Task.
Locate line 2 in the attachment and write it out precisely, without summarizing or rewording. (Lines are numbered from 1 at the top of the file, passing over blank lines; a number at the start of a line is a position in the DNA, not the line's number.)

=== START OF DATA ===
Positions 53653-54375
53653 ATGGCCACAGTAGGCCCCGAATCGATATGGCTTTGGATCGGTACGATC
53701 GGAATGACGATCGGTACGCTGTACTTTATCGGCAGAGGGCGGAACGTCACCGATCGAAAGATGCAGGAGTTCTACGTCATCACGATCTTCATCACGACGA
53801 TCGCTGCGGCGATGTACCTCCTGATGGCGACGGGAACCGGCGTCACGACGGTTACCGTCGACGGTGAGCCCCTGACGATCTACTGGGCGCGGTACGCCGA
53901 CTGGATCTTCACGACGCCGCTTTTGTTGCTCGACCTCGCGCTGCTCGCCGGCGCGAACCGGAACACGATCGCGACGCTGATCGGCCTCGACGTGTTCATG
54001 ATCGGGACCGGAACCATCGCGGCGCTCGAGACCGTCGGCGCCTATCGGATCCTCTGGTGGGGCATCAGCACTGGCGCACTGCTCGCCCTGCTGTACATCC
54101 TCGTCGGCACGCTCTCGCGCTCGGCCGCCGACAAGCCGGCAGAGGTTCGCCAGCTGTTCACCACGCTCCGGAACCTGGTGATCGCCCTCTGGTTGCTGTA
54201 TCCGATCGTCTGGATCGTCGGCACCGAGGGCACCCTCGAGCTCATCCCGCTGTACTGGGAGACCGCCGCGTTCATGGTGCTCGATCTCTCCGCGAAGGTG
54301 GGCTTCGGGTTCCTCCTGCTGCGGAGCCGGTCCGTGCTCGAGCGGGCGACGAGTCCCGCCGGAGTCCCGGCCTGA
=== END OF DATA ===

53653 ATGGCCACAGTAGGCCCCGAATCGATATGGCTTTGGATCGGTACGATC